Sound processing in ASD

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by Wayne Pereanu

What was known.
Some researchers think that some of autism's symptoms may be caused by abnormal processing of signals. For example, previous work has shown that some people with ASD may not be able to determine the order of two sounds played one after the other. Similarly, previous work has found an impairment in the ability to detect an introduced brief silent gap during a song. It has been suggested that these type of abnormal sound processing impairments may be the cause of the language impairments often described with ASD.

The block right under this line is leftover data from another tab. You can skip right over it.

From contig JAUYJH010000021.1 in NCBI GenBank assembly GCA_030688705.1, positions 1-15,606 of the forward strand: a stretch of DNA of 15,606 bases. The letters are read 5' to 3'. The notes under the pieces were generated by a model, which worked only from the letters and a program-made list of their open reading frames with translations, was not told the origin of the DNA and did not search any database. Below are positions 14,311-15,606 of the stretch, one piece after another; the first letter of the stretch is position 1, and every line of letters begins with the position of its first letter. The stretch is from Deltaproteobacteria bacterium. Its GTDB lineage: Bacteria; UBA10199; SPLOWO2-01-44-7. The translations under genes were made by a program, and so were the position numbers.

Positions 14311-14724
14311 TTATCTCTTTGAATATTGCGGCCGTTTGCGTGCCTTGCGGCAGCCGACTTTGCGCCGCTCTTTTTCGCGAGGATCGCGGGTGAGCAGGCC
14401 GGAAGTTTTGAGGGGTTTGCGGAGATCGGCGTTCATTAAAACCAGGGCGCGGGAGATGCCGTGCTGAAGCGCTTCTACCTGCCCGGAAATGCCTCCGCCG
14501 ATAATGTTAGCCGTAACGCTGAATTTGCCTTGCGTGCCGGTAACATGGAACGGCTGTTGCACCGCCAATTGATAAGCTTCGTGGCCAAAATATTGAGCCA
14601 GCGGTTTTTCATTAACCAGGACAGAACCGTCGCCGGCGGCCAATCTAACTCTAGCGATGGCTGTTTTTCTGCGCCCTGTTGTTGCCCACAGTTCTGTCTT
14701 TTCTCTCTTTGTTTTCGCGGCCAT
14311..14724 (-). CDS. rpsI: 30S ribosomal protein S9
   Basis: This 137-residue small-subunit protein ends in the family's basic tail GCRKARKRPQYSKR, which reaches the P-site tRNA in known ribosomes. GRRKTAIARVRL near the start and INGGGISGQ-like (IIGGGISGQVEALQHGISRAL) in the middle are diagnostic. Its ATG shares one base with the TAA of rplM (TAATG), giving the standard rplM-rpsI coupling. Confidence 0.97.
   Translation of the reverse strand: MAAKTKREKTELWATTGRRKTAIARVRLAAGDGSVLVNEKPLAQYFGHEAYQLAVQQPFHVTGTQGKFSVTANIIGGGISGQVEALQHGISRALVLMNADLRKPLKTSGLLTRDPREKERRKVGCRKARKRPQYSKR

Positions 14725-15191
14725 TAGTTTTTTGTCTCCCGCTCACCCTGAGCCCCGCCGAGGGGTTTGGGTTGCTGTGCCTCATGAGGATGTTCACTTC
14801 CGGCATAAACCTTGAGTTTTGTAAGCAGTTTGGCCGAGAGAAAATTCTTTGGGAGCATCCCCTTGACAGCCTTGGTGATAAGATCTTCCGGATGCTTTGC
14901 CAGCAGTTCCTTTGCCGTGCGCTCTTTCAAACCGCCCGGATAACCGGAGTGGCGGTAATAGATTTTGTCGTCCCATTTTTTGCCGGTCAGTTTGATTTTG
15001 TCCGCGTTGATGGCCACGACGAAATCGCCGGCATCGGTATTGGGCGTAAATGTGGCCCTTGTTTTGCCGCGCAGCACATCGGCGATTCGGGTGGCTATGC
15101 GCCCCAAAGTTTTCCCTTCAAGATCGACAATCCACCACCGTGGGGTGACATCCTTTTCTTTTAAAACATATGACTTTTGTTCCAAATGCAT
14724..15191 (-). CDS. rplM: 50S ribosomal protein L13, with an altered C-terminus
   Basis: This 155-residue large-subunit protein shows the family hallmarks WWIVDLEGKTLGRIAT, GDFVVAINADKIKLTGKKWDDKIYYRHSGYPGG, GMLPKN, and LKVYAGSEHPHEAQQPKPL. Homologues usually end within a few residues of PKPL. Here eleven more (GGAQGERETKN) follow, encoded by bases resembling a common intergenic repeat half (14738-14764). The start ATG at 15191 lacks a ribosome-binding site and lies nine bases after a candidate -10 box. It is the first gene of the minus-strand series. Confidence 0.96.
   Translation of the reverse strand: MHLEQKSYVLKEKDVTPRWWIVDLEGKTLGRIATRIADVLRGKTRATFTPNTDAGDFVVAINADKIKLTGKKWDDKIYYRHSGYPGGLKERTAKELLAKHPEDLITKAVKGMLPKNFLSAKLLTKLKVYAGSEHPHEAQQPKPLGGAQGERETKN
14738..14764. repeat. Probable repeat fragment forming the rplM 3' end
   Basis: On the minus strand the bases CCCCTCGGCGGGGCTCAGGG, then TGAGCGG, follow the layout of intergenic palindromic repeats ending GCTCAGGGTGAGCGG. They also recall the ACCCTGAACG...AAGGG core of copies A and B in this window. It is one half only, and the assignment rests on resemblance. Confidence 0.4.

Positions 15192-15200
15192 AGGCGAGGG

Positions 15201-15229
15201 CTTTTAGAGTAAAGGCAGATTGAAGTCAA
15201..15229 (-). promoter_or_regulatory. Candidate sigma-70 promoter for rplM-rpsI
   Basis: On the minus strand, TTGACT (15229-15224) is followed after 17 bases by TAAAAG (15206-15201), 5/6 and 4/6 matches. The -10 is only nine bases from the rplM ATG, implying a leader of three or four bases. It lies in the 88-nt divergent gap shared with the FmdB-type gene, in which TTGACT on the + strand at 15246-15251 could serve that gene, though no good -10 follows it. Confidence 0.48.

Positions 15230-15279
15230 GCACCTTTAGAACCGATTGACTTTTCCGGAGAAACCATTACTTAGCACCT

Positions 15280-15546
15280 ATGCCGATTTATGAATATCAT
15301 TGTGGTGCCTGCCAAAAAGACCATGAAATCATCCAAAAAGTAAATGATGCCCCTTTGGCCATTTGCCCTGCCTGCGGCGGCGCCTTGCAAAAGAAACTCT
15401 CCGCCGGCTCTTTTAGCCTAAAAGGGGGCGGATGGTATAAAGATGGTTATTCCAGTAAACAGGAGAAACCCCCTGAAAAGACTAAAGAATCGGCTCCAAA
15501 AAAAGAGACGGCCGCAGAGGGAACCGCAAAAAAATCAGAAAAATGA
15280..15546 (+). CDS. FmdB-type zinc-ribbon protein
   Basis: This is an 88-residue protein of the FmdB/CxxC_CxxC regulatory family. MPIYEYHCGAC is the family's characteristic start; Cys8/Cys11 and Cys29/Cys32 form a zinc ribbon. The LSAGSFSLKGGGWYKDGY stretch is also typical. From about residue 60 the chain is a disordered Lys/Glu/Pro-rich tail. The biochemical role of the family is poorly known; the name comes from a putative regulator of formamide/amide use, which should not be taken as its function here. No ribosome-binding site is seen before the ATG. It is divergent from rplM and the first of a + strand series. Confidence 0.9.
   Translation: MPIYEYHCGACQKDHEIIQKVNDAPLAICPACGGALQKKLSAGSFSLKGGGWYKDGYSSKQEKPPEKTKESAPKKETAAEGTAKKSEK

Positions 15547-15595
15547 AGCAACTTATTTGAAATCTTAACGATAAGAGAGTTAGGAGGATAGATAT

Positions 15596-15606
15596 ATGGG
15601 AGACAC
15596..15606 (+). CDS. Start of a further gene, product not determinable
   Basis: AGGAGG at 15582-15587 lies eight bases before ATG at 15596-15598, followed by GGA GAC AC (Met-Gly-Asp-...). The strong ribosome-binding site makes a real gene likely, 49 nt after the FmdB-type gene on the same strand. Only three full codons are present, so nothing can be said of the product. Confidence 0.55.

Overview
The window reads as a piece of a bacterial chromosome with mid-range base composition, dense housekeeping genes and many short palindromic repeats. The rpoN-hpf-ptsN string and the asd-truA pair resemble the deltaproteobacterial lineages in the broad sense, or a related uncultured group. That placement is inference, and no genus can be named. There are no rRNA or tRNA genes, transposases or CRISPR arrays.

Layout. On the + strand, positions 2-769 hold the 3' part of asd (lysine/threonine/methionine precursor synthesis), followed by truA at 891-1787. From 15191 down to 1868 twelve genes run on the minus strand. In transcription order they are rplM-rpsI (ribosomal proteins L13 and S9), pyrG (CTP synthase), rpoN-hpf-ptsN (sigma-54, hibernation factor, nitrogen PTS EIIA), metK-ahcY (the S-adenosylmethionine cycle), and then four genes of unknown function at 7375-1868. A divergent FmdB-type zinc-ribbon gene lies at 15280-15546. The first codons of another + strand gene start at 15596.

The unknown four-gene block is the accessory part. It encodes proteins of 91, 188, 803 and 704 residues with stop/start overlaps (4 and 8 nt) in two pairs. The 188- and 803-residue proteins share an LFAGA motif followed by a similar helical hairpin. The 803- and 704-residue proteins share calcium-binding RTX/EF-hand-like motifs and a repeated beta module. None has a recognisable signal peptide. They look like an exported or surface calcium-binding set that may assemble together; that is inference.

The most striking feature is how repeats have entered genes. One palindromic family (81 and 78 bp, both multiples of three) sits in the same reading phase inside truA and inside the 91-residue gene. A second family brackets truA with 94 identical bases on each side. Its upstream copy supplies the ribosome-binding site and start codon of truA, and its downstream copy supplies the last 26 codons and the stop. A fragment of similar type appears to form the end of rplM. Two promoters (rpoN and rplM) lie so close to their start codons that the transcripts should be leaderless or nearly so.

What's new?
J.H. Foss-Feig presented unpublished data at a poster session on November 15th. In their study, they used 128 brain wave detectors on the heads of children with ASD. These children were exposed to either a continuous sound, or a sound interrupted by silent gaps. They then had to press a button to say whether a gap was heard. Analysis of the brain readings among the children who were not able to detect a gap indicated that the had significantly reduced brain response when the gap occurred. There was also an indication that attention was oriented to other stimuli during the testing process. Overall, the work suggests that some with ASD may not process even low level auditory signals.